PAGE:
Dataflow concurrency instead of generators (was: How would shallow generators compose with lambda?)

David-Sarah Hopwood david-sarah at jacaranda.org
Thu May 14 16:34:14 PDT 2009


Jason Orendorff wrote:
> On Thu, May 14, 2009 at 12:25 PM, Mark S. Miller <erights at google.com> wrote:
>> Given both shallow generators and lambda, I don't understand how they
>> would interact.
> 
> This is a good question.

So, why do we need generators anyway?

I know generators are quite popular in languages that support them.
However, there are other language features that can be used to
provide similar (or greater) functionality, and that would not
introduce the same problematic control flow interactions.

For instance, suppose that you have dataflow concurrency, as supported
by Oz and by recent dataflow extensions for Ruby, Python, and Scala:

<http://www.mozart-oz.org/documentation/tutorial/node8.html>
<http://github.com/larrytheliquid/dataflow/tree/master>
<http://pypi.python.org/pypi/dataflow/0.1.0>
<http://github.com/jboner/scala-dataflow/tree/master>

Then the functionality of a generator can be implemented using a
process/thread that extends a list or queue constructed from
dataflow variables.

This approach avoids any problems due to a generator being able
to interfere with the control flow of its callers. It also allows
the producer process to run truly in parallel with the consumer(s),
possibly taking advantage of multiple CPU cores. The programming
model is no more complicated for the cases that correspond to
correct use of generators, because strict use of dataflow variables
for communication between processes (with no other mutable data
structures shared between processes) is declarative, i.e. it will
give the same results as a sequential generator-based implementation
would have done.

Although it gives the same computational results, the dataflow-
concurrent approach allows more flexibility in the flow control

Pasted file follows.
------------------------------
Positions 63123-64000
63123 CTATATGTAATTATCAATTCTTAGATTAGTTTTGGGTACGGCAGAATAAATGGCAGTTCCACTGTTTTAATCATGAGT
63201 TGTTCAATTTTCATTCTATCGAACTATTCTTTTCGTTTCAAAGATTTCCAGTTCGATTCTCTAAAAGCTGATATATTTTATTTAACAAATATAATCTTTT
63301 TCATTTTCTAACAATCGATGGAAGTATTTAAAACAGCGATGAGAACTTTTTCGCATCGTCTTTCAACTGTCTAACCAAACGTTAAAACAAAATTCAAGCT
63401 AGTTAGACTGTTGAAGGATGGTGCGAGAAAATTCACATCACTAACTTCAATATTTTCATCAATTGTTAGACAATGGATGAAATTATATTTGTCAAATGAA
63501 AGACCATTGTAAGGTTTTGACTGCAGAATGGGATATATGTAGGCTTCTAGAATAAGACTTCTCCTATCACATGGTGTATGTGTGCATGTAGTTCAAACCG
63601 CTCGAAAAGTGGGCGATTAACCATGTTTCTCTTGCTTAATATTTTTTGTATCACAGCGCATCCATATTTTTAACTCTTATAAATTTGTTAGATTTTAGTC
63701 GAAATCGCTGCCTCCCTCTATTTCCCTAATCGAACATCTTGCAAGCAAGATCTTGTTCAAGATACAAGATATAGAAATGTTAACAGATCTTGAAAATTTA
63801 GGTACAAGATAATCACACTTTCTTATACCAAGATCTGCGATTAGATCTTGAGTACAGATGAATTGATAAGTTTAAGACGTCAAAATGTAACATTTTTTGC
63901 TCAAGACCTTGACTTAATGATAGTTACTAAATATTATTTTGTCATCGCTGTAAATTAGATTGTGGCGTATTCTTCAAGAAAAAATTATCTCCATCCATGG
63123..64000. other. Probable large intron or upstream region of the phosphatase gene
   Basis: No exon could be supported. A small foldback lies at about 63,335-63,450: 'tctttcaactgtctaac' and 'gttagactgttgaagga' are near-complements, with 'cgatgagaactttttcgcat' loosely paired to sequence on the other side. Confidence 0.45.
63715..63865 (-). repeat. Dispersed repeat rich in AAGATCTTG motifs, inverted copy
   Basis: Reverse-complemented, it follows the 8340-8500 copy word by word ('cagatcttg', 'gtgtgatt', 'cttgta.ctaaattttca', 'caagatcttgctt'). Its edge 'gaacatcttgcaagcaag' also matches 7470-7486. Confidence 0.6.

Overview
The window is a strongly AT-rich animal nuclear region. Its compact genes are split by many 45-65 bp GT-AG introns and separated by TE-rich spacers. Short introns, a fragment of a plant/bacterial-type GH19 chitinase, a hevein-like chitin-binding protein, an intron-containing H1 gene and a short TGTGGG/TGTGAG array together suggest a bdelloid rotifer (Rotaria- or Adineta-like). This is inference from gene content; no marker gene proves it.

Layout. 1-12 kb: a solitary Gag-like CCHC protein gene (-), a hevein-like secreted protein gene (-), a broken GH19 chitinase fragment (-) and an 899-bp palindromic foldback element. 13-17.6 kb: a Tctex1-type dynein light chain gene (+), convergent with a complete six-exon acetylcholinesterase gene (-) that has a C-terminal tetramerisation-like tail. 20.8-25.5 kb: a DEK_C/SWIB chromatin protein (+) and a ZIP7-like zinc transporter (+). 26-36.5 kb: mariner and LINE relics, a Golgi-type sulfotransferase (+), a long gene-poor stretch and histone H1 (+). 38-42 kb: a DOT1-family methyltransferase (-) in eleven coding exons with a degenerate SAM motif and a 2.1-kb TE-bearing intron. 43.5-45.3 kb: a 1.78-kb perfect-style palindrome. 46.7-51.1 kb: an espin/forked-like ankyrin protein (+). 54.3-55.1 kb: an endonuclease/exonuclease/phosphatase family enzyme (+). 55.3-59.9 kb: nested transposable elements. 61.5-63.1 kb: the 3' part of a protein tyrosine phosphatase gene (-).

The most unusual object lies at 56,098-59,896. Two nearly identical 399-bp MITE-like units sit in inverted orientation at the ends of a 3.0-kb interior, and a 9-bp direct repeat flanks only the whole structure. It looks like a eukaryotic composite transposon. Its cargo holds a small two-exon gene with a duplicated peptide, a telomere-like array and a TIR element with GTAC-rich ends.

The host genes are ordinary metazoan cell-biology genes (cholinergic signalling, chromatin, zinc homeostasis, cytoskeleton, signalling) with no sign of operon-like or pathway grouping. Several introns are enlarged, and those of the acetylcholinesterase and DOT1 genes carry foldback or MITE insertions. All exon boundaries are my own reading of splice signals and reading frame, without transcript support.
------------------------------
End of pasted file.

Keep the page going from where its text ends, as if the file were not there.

between producer and consumer: for example, the producer process
can be allowed to run freely ahead of the consumer process, or
constrained to generate only a bounded number of unconsumed
elements. The special case where the producer process only
generates the next unconsumed element and only starts to generate
it when needed -- effectively sequentializing the producer and
consumer -- corresponds to a sequential generator or coroutine.
(This requires by-need dataflow variables, as supported by Oz and
at least the Ruby library mentioned above.)
However, I suspect that the bounded queue is likely to be more
efficient and more often what is really wanted.

This flow-control flexibility can be exercised by passing different
kinds of dataflow list/queue implementation into the producer process,
without changing the latter's code. It is possible to construct
more general dataflow networks that can split or merge streams,
if needed. Dataflow concurrency can also be extended to more
expressive concurrency models that introduce nondeterminism,
and the dataflow features only gain in usefulness in that case.

If asked to pick two language features from
{TC-respecting lambdas, generators, dataflow concurrency},
I would always pick lambdas and dataflow concurrency, and drop
generators as a primitive feature. It is still possible to mimic
a generator-like API, for programmers who are used to that, in
terms of the dataflow concurrency features. The semantics will
be slightly different because a generator will not be able to
directly access shared mutable data structures (it could still
access structures containing immutable and dataflow variables),
but this limitation is IMHO more than outweighed by the greater
generality and potential parallelism.

-- 
David-Sarah Hopwood ⚥



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